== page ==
Antonio Martín Escudero, better known by the derogatory nickname “El Cojo de Málaga” (‘The Malaga Gimp’), was born in Belvis de Monroy (Cáceres). He was the son of Celestino Martín Muñoz, farmer, and Ascensión Escudero Jara, “her sex being her trade”. Both were 26 years old at the time Antonio was born. The limp from which he suffered was due to a wound sustained during the revolutionary events of Tragic Week in Barcelona (1909). Other sources put the limp down to osteitis.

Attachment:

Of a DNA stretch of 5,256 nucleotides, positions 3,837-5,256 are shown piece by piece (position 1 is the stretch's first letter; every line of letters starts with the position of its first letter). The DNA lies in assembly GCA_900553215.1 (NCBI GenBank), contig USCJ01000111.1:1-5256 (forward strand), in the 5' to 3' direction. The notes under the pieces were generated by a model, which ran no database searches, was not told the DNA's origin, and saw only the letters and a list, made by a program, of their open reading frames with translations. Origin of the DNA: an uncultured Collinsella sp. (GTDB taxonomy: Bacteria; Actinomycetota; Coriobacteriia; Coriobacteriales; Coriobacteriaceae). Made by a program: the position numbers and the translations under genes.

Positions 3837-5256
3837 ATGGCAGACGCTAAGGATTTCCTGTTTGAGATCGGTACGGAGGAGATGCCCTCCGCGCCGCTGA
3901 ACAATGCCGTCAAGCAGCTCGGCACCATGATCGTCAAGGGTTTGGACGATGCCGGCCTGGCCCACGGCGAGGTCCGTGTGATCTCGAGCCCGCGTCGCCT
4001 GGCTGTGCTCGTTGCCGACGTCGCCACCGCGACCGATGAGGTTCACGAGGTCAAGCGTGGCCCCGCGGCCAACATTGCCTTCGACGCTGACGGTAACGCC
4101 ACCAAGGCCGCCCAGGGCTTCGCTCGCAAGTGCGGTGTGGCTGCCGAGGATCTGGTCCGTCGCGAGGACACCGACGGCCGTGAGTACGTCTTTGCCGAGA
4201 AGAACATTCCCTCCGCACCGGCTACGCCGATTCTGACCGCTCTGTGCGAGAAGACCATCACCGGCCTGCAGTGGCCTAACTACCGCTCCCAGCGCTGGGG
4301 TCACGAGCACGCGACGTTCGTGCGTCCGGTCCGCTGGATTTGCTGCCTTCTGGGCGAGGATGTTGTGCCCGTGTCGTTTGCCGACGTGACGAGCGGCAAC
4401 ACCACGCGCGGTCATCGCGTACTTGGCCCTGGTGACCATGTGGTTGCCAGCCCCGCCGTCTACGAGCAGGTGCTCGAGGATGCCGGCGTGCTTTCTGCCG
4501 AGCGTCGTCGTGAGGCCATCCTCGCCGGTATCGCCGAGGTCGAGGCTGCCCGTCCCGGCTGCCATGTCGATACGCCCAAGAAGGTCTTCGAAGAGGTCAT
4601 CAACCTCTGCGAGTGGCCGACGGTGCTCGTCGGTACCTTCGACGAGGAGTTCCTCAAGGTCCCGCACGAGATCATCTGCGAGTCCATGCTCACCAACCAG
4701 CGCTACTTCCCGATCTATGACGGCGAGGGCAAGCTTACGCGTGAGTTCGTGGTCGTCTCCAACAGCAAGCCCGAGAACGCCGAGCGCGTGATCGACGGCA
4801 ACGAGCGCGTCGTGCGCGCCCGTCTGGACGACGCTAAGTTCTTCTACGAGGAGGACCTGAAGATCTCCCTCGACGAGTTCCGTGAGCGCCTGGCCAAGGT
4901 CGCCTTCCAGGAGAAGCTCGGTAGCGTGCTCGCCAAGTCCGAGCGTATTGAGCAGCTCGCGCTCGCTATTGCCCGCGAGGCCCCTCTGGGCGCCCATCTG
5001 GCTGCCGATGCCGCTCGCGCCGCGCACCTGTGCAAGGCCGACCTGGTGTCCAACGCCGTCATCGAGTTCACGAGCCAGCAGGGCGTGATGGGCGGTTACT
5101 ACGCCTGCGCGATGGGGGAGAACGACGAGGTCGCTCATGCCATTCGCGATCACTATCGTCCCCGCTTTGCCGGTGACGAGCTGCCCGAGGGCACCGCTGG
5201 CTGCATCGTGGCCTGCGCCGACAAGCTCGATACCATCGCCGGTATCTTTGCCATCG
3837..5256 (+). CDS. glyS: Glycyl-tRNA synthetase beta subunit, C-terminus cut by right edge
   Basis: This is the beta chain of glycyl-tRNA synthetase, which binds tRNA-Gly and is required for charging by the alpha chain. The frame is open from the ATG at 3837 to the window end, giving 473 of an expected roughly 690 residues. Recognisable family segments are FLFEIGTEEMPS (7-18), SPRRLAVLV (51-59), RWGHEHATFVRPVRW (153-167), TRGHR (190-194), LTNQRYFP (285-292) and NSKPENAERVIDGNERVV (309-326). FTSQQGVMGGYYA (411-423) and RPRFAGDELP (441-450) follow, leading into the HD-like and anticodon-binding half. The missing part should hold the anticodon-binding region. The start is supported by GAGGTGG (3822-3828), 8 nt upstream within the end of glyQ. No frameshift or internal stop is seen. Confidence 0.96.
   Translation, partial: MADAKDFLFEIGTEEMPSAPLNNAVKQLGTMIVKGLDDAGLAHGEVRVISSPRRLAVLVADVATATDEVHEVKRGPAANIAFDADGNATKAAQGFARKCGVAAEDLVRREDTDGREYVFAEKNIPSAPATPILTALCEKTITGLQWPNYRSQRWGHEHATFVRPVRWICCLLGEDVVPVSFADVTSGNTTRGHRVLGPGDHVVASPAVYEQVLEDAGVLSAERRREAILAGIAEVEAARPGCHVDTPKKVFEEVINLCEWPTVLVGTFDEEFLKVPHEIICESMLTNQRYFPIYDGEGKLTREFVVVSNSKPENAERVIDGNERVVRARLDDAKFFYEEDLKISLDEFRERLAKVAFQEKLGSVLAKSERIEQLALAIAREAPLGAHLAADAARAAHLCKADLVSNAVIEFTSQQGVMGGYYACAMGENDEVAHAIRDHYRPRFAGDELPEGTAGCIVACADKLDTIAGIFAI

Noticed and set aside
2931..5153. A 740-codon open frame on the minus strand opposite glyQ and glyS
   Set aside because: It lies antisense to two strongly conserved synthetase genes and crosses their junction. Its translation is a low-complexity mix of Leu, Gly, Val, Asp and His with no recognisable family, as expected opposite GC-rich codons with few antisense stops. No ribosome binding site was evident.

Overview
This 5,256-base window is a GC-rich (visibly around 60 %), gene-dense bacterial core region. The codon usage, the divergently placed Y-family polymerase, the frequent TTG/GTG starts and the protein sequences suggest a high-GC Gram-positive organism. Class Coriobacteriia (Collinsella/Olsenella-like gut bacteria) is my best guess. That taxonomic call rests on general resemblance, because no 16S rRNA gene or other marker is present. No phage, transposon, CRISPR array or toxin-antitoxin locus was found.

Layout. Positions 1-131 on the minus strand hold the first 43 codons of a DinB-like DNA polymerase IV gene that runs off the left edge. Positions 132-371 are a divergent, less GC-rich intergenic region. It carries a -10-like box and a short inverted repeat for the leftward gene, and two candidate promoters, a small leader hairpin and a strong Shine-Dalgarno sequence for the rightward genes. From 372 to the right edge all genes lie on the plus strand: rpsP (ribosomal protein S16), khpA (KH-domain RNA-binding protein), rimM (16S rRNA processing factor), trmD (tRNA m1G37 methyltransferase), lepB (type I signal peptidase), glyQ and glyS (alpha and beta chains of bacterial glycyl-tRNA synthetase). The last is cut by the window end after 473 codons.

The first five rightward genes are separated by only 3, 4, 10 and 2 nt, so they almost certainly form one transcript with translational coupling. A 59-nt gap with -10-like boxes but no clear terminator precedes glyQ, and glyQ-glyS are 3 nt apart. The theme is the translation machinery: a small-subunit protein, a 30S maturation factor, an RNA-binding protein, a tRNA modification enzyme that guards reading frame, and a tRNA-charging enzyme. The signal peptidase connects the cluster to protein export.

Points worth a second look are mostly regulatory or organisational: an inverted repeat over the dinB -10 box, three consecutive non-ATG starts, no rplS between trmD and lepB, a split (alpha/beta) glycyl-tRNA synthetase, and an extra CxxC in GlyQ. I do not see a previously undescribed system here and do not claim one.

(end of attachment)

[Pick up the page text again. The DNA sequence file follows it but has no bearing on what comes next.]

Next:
As a smuggler he, along with Cosme Paules, specialised in the smuggling of weapons across the border for the CNT’s defence groups. By 1922 he and Paules were regular active collaborators with the Los Solidarios group to which they belonged. Between 1924 and 1934 Antonio was in exile in France. He ran a tiny little shoe repair stand in a yard adjacent to an Auvergne coal-yard on the Boulevard Montparnasse in Paris. In 1927, being resident in Aubervilliers, he had a daughter by the name of Florida Martín Sanmartín (she outlived him after he was killed in 1937): The mother’s name is not known to us. In Aubervilliers he worked, first, in construction and later in a garage.